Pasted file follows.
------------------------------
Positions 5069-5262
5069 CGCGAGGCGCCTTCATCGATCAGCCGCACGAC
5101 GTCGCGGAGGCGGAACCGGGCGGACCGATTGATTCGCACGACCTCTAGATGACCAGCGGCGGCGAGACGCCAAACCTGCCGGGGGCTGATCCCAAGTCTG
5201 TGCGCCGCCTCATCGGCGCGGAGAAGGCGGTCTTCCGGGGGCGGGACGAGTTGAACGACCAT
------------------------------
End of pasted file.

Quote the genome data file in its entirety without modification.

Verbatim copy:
Positions 5069-5262
5069 CGCGAGGCGCCTTCATCGATCAGCCGCACGAC
5101 GTCGCGGAGGCGGAACCGGGCGGACCGATTGATTCGCACGACCTCTAGATGACCAGCGGCGGCGAGACGCCAAACCTGCCGGGGGCTGATCCCAAGTCTG
5201 TGCGCCGCCTCATCGGCGCGGAGAAGGCGGTCTTCCGGGGGCGGGACGAGTTGAACGACCAT